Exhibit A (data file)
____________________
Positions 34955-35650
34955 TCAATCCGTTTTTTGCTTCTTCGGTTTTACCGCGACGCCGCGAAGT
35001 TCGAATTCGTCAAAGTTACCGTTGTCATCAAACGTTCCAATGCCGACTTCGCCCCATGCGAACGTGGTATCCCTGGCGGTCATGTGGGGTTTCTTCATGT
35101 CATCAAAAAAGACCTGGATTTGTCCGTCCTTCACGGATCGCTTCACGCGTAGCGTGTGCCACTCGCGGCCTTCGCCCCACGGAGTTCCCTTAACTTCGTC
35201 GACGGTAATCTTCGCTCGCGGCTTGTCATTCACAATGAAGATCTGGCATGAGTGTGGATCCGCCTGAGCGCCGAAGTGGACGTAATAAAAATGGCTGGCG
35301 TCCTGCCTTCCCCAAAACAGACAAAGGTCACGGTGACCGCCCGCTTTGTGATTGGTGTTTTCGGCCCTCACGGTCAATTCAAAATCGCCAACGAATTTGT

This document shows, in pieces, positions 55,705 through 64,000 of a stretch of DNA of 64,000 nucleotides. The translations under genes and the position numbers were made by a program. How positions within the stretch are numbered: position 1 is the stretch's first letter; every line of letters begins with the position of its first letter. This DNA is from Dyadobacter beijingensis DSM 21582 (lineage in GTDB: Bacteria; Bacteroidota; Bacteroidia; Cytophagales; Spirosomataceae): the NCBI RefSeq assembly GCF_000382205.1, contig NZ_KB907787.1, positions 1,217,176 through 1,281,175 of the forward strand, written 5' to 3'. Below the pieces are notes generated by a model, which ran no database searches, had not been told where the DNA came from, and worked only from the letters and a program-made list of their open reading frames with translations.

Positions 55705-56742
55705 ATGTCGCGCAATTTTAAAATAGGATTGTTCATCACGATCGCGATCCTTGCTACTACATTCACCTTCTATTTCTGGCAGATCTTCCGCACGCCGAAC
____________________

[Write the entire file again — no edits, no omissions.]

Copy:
Positions 34955-35650
34955 TCAATCCGTTTTTTGCTTCTTCGGTTTTACCGCGACGCCGCGAAGT
35001 TCGAATTCGTCAAAGTTACCGTTGTCATCAAACGTTCCAATGCCGACTTCGCCCCATGCGAACGTGGTATCCCTGGCGGTCATGTGGGGTTTCTTCATGT
35101 CATCAAAAAAGACCTGGATTTGTCCGTCCTTCACGGATCGCTTCACGCGTAGCGTGTGCCACTCGCGGCCTTCGCCCCACGGAGTTCCCTTAACTTCGTC
35201 GACGGTAATCTTCGCTCGCGGCTTGTCATTCACAATGAAGATCTGGCATGAGTGTGGATCCGCCTGAGCGCCGAAGTGGACGTAATAAAAATGGCTGGCG
35301 TCCTGCCTTCCCCAAAACAGACAAAGGTCACGGTGACCGCCCGCTTTGTGATTGGTGTTTTCGGCCCTCACGGTCAATTCAAAATCGCCAACGAATTTGT

This document shows, in pieces, positions 55,705 through 64,000 of a stretch of DNA of 64,000 nucleotides. The translations under genes and the position numbers were made by a program. How positions within the stretch are numbered: position 1 is the stretch's first letter; every line of letters begins with the position of its first letter. This DNA is from Dyadobacter beijingensis DSM 21582 (lineage in GTDB: Bacteria; Bacteroidota; Bacteroidia; Cytophagales; Spirosomataceae): the NCBI RefSeq assembly GCF_000382205.1, contig NZ_KB907787.1, positions 1,217,176 through 1,281,175 of the forward strand, written 5' to 3'. Below the pieces are notes generated by a model, which ran no database searches, had not been told where the DNA came from, and worked only from the letters and a program-made list of their open reading frames with translations.

Positions 55705-56742
55705 ATGTCGCGCAATTTTAAAATAGGATTGTTCATCACGATCGCGATCCTTGCTACTACATTCACCTTCTATTTCTGGCAGATCTTCCGCACGCCGAAC